Do you hate planning? Or simply neglect it because you never seem to follow your plans anyway? Maybe your time estimates are wrong. Maybe you’ve noticed unexpected things always happen.

Would you prefer living more in the flow of what life brings you rather than creating elaborate plans that simply create resistance? Great! Find out why planning and living in the flow are extremely compatible.

Do you love planning? Maybe organizing energizes you. Sorting to-dos and color-coding projects feel productive. Yet, despite the upfront fun, do you resist following your plan? If so, don’t despair. Planning is valuable even when you don’t follow the plans.

Whether you hate or love planning, keep an open mind to this argument: The real value is creating a plan, NOT following it.


I create monthly, weekly, and daily plans. And, willingly abandon these plans. I set goals. And, readily modify and question them.

But this hasn’t always been my practice.

  • First, I never planned. Instead I either lived in confusion or at the beckoning of the urgent.
  • Then, I planned obsessively and felt unsuccessful or guilty when I deviated from the plan.
  • Next, I planned less obsessively. Then less consistently. Then not so much. Then confusion and the urgent crept back in.

Now I plan as a practice in being aware, being intentional, and creating limits. It’s how I’m growing to be present in the moment. 

When planning, I’m making myself aware of my commitments—to myself and others. I’m reviewing, reevaluating, prioritizing, and recommitting.

The patterns of those future commitments become visual on my calendar and my project & task lists. Absolutely ESSENTIAL for me.

The most significant difference now is what I do WITH the plan. When living in real time, I consult the plan instead of being driven by it.


If you wonder what value planning has, consider that it increases the odds of success. Think of planning as creating top-of-mind awareness. With this awareness you can better steer your energy and activities in the general direction you choose.

With your energy and attention headed in the right direction, you increase the chances of doing what matters most to you.


A plan or an ambitious goal may spark motivation from a distance, but it often feels like marching orders when execution time arrives.

Rather than orders to fill or blueprints to follow, imagine plans as a background briefing, educating your future self to live and decide in the moment.


But you may be wondering, what if you plan then resist and procrastinate? What can possibly be good about willfully rejecting the plan? Definitely not ideal, yet the plan creates awareness that you’re NOT doing what you intended.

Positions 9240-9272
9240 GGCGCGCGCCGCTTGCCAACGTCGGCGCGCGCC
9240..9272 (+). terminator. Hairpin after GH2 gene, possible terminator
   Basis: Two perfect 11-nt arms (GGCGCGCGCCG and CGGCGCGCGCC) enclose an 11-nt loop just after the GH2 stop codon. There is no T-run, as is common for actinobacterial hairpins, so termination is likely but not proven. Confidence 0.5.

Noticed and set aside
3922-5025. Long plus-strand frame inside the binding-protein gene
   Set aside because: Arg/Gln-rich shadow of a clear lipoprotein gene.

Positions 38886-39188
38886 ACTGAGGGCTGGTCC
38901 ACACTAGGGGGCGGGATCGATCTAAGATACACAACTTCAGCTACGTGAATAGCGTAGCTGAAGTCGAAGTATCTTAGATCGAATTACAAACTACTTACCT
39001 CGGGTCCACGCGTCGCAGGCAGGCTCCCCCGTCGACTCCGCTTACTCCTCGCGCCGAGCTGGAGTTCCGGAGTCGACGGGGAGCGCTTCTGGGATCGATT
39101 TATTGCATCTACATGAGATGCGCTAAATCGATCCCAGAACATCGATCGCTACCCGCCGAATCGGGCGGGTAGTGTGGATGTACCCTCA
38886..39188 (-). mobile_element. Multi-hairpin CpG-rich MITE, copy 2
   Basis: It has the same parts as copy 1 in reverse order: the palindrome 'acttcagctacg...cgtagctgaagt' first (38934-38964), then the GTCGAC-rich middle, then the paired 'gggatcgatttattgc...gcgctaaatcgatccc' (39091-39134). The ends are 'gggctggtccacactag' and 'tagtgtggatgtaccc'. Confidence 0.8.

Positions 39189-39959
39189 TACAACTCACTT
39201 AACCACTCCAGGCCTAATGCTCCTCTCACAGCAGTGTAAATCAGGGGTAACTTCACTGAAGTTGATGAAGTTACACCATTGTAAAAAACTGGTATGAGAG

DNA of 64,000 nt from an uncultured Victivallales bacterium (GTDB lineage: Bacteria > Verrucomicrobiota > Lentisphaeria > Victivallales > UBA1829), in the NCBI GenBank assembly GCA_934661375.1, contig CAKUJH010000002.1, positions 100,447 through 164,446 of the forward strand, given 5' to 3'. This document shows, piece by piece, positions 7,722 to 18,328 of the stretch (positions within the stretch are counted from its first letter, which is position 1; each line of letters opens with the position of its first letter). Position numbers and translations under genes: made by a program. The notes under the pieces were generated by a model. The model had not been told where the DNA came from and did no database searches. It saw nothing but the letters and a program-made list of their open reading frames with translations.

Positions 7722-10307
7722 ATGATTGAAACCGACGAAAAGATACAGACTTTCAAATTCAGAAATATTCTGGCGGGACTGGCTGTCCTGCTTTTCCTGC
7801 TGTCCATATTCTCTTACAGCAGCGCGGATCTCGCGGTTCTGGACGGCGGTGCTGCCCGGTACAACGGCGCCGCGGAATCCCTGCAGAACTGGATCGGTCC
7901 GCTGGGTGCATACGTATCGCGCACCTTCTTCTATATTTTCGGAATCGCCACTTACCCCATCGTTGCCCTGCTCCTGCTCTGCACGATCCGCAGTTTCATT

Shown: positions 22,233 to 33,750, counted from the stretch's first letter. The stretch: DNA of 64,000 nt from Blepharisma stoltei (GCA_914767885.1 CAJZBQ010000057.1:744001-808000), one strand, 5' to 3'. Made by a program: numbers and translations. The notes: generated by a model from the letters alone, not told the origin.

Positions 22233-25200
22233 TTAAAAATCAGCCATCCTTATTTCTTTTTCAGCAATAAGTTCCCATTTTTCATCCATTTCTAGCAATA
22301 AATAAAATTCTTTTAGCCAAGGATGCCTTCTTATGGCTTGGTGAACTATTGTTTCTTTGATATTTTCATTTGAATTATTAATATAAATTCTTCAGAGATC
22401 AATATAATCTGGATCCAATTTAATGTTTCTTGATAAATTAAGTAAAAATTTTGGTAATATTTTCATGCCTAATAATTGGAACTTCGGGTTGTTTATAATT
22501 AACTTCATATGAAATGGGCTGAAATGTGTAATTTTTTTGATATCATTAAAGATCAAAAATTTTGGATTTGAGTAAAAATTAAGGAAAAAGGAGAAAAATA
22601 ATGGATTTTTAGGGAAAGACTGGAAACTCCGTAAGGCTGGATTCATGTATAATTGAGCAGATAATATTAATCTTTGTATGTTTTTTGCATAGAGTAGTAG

That awareness might be just what you need to start unraveling a major knot in your life that’s blocking your progress. Remember, inertia hides better when there is NO plan.


Without preparation, momentary decisions are more informed by what you’ve most recently been seeing and thinking. And that might be others’ requests and a stream of unfiltered information. What feels like making an informed choice in the moment might simply be a reaction to who’s screaming the loudest or what’s generating the greatest fear to run from.


A plan is a tool to serve you, not a master you serve.

The dynamics of reality, especially when many other people share in that reality, often don’t unfold as planned. When new challenges and new information appear in the moment, pay attention! If a new perspective emerges in the moment—pointing toward actions more valuable than those planned—grab the better option!

After all, plans are assumptions about the future. And life is far too complex to predict with great accuracy. Frequently, the assumptions made when planning are inaccurate or incomplete. The wise course of action can be to adjust and reconsider in light of new data or circumstances.

But don’t deceive yourself. Your choice can only be wise when you’re current on the big picture, as well as the details, of your life and commitments. A plan offers data for an informed, comparative perspective between what you intended and what now is revealing. 


Imagine you had the presence of mind to know at any moment when it was most valuable to listen to a colleague who needs support, answer student emails, work on committee reports, close the door and revise your article, brainstorm with a colleague, etc.

The path to living with full presence in the moment with ease and full attention begins with planning. A plan facilitates flowing efficiently from tasks to tasks, teaching to scholarship, work to family and friends. Ironically the more your planning skills develop, the more readily you can abandon your plans, but not the planning!

Photo by John Baker on Unsplash